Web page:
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Cardiology Research and Practice
Volume 2012, Article ID 789071, 7 pages
Review Article

Endothelin-1 and Norepinephrine Overflow from Cardiac Sympathetic Nerve Endings in Myocardial Ischemia

1Laboratory of Pathological and Molecular Pharmacology, Osaka University of Pharmaceutical Sciences, Takatsuki, Osaka 569-1094, Japan
2Department of Pharmacology, Shiga University of Medical Science, Otsu, Shiga 520-2192, Japan
3Department of Pharmacy, Osaka Rosai Hospital, Sakai, Osaka 591-8025, Japan

Received 9 April 2012; Revised 14 May 2012; Accepted 15 May 2012

Academic Editor: Theofilos M. Kolettis

Copyright © 2012 Masashi Tawa et al. This is an open access article distributed under the Creative Commons Attribution License, which permits unrestricted use, distribution, and reproduction in any medium, provided the original work is properly cited.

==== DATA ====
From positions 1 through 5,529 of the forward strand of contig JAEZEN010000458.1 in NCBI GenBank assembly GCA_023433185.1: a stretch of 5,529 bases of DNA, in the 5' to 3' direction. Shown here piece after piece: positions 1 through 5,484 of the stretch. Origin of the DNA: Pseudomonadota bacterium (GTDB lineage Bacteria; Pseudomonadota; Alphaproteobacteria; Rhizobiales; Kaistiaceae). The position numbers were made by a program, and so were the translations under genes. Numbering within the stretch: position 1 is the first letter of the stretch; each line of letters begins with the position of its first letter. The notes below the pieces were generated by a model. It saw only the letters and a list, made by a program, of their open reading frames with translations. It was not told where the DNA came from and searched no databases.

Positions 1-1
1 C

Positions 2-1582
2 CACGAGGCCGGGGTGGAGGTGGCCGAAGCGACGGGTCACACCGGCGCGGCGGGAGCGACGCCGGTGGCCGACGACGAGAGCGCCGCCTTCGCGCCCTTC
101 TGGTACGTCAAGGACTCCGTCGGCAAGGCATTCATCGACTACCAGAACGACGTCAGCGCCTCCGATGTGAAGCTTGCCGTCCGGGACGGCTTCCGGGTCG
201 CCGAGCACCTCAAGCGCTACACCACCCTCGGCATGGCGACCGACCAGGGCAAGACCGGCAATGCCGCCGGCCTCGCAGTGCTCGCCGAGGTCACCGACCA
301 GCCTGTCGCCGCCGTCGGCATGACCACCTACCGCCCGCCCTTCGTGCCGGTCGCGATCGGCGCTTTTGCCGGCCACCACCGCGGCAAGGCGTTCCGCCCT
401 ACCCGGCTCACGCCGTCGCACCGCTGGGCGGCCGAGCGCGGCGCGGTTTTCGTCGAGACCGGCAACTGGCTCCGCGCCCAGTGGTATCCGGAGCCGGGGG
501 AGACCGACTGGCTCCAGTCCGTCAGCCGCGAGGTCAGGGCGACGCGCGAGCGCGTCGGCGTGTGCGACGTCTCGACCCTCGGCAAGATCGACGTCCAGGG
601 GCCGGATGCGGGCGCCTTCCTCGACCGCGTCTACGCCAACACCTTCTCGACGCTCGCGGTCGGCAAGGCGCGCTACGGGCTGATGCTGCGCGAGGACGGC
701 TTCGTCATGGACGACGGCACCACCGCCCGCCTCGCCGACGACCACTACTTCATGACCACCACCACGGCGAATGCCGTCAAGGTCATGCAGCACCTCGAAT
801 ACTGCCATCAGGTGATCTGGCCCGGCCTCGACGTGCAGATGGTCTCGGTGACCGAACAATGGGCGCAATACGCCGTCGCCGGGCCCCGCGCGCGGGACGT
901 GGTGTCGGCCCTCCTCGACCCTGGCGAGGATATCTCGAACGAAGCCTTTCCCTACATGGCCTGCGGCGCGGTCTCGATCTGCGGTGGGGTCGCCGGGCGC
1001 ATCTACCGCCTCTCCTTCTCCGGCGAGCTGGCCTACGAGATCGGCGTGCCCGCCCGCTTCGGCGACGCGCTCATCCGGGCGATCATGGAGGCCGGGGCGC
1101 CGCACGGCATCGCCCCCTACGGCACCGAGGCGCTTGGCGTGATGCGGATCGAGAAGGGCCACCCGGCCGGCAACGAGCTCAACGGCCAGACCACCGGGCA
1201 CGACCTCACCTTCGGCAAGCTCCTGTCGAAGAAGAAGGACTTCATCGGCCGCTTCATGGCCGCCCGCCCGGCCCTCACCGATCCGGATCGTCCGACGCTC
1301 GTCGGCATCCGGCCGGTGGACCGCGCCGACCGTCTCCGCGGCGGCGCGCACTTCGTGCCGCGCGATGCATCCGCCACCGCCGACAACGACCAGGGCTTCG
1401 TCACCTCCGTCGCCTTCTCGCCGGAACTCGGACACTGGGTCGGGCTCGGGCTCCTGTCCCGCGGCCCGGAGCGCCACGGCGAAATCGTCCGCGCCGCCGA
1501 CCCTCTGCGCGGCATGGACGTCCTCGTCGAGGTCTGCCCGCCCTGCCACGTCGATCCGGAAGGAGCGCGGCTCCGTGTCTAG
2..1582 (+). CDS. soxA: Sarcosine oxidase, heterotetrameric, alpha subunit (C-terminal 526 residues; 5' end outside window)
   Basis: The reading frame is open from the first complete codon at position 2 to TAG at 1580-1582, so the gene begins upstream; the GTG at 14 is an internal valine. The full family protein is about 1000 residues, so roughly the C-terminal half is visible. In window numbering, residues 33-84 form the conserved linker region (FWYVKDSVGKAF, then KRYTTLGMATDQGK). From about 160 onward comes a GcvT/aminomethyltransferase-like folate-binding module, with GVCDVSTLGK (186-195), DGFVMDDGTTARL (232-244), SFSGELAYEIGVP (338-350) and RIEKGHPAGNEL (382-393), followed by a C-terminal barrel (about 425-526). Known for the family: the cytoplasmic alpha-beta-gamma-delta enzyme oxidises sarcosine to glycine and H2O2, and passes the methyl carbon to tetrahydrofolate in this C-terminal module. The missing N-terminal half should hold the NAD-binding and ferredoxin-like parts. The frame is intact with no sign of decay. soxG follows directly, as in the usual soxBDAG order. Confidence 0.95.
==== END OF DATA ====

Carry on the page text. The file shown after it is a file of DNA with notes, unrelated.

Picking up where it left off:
In protracted myocardial ischemia, sympathetic activation with carrier-mediated excessive norepinephrine (NE) release from its nerve endings due to reversal of NE transporter in an outward direction is a prominent cause of arrhythmias and cardiac dysfunction. Endothelin-1 (ET-1) and its receptors are intimately involved in the regulation of this carrier-mediated NE overflow in protracted myocardial ischemia. The ET-1 system is often complex, sometimes involving opposing actions depending on which receptor subtype is activated, which cells are affected, and whether stimuli are endogenously generated or exogenously applied. Therefore, a detailed understanding of the ET-1 system is important for applying drugs acting on this system in clinical settings for the treatment of ischemic cardiac disease. This article provides a detailed analysis of how the ET-1 system is involved in the regulation of carrier-mediated NE release from sympathetic nerve endings in protracted myocardial ischemia.